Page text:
GRE Tunnel configuration examples

From Wiki Knowledge Base | Teltonika Networks
This is the approved revision of this page, as well as being the most recent.

Introduction[edit | edit source]

Generic Routing Encapsulation (GRE) is a tunneling protocol that can encapsulate a wide variety of network layer protocols inside virtual point-to-point links over an Internet Protocol network.

This article provides an extensive configuration example with details on how to create a tunnel connection between two GRE Tunnel instances, both of which configured on RUTxxx routers.

Configuration overview and prerequisites[edit | edit source]

Before we begin, let's overview the configuration that we are attempting to achieve and the prerequisites that make it possible.

Prerequisites:

  • Two RUTxxx routers of any type (excluding RUT850)
  • Both routers must have a Public Static or Public Dynamic IP addresses
  • At least one end device (PC, Laptop, Tablet, Smartphone) to configure the routers

Configuration scheme:

Configuration examples gre tunnel scheme.png

As indicated by the figure above, the configuration we are trying to achieve here is very basic: it concerns two RUTxxx routers - RUT1 and RUT2. They are connected into a virtual network via a GRE Tunnel.

Router configuration[edit | edit source]

If you have familiarized yourself with the configuration scheme and have all of the devices in order, we can start configuring the routers using instructions provided in this section:

  • Login to the router's WebUI and go to Services → VPN → GRE Tunnel. Enter a name for the new instance and click the "Add" button. Do this on both routers:

How to add new gre tunnel instance v2.png


  • Click the "Edit" button located to the right of the newly created GRE Tunnel instance:

How to edit gre tunnel.png


  • You will be redirected to the settings window where you can start configuring the GRE Tunnel instance. Bellow is capture of configurations for both GRE Tunnel instances:

Gre tunnel configuration example v2.png

  • Below are explanations of the parameters highlighted in the figure above. Other parameters (not highlighted) are defaults. You can find descriptions for these parameters in the VPN manual page, GRE Tunnel section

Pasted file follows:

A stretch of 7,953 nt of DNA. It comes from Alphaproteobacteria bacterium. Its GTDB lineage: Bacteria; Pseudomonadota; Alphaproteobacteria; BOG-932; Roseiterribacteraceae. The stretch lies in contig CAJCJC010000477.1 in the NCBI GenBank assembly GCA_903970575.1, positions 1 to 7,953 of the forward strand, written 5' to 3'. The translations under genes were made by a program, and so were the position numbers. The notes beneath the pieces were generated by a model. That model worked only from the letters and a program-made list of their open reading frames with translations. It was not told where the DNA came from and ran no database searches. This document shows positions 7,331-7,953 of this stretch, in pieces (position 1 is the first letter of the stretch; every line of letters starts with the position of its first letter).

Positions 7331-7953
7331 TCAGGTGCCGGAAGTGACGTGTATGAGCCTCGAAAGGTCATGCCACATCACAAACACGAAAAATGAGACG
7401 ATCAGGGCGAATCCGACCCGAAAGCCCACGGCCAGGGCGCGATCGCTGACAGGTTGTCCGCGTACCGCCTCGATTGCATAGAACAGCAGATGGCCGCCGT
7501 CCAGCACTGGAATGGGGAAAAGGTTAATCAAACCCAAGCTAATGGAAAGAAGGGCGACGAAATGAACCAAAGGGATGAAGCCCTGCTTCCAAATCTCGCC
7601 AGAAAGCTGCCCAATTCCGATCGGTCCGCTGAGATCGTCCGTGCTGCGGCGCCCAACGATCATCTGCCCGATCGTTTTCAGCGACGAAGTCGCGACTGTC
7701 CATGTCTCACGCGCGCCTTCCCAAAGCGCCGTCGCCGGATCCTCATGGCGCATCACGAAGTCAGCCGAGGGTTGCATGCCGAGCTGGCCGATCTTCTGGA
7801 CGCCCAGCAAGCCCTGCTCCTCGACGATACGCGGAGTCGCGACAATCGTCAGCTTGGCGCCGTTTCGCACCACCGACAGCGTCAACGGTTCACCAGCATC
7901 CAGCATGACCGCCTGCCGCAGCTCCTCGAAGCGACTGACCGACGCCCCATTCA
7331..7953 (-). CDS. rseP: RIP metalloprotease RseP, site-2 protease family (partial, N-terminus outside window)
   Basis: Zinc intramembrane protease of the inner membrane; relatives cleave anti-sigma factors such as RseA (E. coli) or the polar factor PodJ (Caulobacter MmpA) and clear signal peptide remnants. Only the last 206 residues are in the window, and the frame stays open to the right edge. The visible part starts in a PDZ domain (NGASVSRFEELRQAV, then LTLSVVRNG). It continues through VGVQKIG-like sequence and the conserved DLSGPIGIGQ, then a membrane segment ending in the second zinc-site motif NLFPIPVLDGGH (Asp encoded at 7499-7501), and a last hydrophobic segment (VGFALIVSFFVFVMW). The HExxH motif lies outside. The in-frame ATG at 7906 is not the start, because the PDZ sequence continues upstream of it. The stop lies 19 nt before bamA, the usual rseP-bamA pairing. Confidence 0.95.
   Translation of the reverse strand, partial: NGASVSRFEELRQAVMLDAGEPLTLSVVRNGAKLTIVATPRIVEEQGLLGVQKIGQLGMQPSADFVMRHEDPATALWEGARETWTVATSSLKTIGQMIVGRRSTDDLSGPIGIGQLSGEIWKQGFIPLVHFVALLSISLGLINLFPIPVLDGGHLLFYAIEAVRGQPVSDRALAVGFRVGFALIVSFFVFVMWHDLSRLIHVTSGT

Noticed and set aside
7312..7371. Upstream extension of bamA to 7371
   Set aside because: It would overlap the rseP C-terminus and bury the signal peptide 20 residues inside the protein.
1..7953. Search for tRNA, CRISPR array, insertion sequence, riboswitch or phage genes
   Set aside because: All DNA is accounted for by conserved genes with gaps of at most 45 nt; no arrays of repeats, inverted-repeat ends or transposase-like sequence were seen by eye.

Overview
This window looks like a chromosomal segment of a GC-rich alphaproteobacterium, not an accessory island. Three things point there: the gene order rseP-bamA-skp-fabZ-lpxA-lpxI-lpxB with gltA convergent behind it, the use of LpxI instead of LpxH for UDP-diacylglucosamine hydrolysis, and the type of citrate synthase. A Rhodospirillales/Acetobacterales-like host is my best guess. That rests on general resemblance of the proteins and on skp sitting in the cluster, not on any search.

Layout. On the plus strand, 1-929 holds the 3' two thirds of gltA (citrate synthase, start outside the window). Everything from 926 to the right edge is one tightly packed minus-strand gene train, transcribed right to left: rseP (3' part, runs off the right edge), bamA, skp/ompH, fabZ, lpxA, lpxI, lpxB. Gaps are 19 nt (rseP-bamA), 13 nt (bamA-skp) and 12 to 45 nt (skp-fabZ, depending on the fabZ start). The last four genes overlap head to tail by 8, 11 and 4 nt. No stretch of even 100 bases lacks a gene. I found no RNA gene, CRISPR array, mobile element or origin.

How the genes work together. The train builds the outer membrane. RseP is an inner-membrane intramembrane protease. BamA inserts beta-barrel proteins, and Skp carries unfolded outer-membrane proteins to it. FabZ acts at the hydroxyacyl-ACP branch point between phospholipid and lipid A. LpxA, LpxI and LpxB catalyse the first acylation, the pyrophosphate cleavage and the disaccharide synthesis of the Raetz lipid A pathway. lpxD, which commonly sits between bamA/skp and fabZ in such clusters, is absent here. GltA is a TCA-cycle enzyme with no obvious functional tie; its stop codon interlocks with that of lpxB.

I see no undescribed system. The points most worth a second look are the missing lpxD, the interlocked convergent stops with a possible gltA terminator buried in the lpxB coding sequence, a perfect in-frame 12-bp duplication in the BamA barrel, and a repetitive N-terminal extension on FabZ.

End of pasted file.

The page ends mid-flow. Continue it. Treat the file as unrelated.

• Enable - enables the GRE Tunnel instance
    • Remote endpoint IP address - the Public IP address of the opposite router
    • Remote network - LAN IP address of the opposite router. This and Remote network netmask are used for remote LAN access
    • Remote network netmask - subnet mask of the opposite router's LAN
    • Local tunnel IP - virtual IP address the GRE Tunnel instance (make sure it is unique for each instance)
    • Local tunnel netmask - subnet mask of the local GRE Tunnel
    • Enable Keep alive - enables the tunnel's keep alive function. When enabled, the instance sends ICMP packets to the specified host at the specified frequency. If no response is received, the instance attempts to restart the connection
      • Keep alive Host - hostname or IP address to which Keep alive packets will be sent to. Best to use a hostname/IP address belonging to the opposite instance's LAN. For this example we just use the other router's LAN IP address
      • Keep alive interval - the period (in seconds) at which Keep alive packets will be sent to the specified host

NOTE: remember to replace certain parameter values (like IP addresses) with your own relevant data.

Testing the setup[edit | edit source]

If you've followed all the steps presented above, your configuration should be finished. But as with any other configuration, it is always wise to test the setup in order to make sure that it works properly. In order to test a GRE Tunnel connection, login to one of the routers' WebUIs and go to Services → CLI. Login with user name: root and the router's admin password. From there you should then be able to ping the opposite instance's virtual IP address. To use a ping command, type ping <ip_address> and press the "Enter" key on your keyboard:

Configuration example ipsec testing.png

You can also test if LAN access is working the same way. Instead of pinging the opposite instance's LAN IP address, ping one of the end devices' IPs. One common issue that can be encountered here is that the end devices might need their DHCP leases renewed. There are many methods of accomplishing this, but the easiest and most accessible way is to simply disconnect and reconnect the LAN cable to device or the router that it's connected to.

If the ping requests are successful, congratulations, your setup works! If not, we suggest that you review all steps once more.

See also[edit | edit source]